FERC finalizes PURPA overhaul in move Glick says “discourages” small solar development
FERC’s move Thursday is a win for utilities that in some states will have to pay QFs less for the avoided cost of power than they did under the previous rules. Utilities have long decried PURPA as a mechanism that unfairly benefits solar developers, while leaving customers on the hook to pay higher rates than necessary.
“For years, electricity customers have been paying billions of dollars in excess energy costs as a result of PURPA provisions enacted in the 1970s that allowed well-financed big developers to lock in guaranteed long-term, inflexible contracts at the expense of other more-competitive and cost-efficient renewable energy projects,” Edison Electric Institute (EEI) President Tom Kuhn said in a joint statement with the American Public Power Association and the National Rural Electric Cooperative Association.
“By updating these rules, FERC has helped to ensure that renewable energy can continue to grow without forcing electricity customers to pay a premium to the developers that learned how to game the system,” said Kuhn.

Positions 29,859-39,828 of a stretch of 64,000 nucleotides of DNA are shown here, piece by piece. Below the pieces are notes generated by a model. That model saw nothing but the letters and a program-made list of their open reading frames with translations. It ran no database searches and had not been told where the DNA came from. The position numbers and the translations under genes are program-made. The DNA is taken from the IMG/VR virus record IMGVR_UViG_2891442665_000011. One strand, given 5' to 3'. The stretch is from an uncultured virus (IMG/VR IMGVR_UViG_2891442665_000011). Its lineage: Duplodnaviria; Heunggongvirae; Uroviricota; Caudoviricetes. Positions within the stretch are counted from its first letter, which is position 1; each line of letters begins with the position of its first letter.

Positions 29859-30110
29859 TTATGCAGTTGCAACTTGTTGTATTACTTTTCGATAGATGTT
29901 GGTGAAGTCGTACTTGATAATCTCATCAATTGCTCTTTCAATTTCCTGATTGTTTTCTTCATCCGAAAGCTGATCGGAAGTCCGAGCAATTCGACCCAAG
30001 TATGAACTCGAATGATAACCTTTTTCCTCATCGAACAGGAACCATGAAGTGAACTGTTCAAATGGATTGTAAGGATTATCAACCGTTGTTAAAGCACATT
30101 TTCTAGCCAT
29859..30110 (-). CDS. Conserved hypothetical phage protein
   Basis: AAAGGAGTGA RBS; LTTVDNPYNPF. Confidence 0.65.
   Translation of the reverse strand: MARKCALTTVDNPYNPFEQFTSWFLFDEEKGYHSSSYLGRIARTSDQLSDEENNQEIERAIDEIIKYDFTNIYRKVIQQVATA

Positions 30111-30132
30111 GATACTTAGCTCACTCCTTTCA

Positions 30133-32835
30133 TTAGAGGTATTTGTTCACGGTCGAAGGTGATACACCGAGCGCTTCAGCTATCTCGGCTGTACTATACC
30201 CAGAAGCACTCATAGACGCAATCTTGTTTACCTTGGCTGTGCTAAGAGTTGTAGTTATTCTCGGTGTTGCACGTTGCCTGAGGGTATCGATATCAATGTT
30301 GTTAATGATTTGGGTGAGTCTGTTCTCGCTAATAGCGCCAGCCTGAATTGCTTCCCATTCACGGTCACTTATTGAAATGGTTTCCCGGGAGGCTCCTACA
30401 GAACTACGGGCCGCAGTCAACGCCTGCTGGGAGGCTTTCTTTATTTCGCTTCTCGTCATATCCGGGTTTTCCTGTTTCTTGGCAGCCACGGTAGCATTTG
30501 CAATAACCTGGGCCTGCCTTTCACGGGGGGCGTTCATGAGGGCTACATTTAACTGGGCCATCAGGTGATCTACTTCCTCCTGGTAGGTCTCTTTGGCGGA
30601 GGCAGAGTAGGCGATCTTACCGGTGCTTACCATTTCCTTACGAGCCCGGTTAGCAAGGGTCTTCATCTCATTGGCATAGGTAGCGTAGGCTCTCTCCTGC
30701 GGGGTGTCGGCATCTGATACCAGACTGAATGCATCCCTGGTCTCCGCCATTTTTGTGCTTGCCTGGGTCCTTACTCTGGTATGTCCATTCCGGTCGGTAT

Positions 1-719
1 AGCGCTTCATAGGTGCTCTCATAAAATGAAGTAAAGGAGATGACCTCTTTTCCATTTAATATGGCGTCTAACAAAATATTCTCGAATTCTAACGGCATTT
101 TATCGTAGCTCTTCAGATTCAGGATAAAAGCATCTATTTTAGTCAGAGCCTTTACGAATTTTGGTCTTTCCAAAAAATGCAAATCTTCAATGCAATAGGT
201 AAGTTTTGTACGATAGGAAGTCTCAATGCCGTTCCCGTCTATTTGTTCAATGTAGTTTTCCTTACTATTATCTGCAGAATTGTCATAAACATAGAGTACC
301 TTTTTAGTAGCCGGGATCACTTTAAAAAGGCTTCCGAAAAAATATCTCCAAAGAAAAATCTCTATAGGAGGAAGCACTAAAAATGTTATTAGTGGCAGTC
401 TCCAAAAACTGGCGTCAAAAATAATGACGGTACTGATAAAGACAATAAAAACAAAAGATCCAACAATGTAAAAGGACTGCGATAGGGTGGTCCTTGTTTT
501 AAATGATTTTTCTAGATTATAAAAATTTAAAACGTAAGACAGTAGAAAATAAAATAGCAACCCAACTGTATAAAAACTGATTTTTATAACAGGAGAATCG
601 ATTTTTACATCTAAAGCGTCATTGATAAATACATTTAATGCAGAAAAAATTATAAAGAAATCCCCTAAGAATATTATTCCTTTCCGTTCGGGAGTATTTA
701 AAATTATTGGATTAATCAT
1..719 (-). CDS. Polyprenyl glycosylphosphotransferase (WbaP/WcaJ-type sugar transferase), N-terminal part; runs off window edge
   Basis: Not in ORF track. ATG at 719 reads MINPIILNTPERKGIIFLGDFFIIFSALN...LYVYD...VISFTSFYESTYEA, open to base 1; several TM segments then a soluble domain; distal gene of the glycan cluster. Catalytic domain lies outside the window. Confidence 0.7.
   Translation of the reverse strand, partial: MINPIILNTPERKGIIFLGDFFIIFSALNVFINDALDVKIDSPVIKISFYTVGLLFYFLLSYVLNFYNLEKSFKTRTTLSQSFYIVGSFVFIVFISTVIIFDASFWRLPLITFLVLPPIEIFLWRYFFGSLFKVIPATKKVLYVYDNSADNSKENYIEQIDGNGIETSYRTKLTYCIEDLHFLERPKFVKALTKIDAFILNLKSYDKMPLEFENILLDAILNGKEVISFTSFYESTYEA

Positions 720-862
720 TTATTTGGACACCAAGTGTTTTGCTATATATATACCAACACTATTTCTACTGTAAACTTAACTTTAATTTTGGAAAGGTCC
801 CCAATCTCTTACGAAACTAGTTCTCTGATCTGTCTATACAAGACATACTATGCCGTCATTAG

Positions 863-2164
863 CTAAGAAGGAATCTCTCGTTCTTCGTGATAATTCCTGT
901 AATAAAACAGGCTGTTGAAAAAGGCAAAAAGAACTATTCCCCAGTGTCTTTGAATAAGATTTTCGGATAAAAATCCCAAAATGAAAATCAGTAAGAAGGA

State regulators have also expressed their frustration with the law in the past — commissioners from Oregon, Idaho and Michigan agreed that QF rates were a problem for their states during a National Association of Regulatory Utilities Commissioners panel in November.
Project sizing was another potential problem cited by state regulators. FERC initially proposed projects not be able to qualify for PURPA financing rules unless they were below 1 MW, down from the original 20 MW. State regulators and solar advocates mostly agreed the 1 MW threshold was too small and FERC upped it to 5 MW in Thursday’s rule.
Another adjustment FERC made was to modify the one-mile rule to prevent facilities 10 miles apart or further from aggregating as one project. The rule also assumes facilities within one mile of each other are one project. Facilities between one and 10 miles apart can make the case either way.
The one-mile rule is one change the sole dissenting vote, Commissioner Richard Glick, sees as “reasonable.” But the other changes actively discourage qualifying facilities from being built, he said.
“One of PURPA’s requirements is to encourage QFs. … After I read the draft final rule, I have a hard time seeing how it actually encourages” QF development, he said. “I think it actually discourages QF development.”
Implementation of PURPA at the state level has the potential to be most harmful to qualifying facilities if contract lengths are shortened and avoided costs set too low, as has been demonstrated in Montana and elsewhere.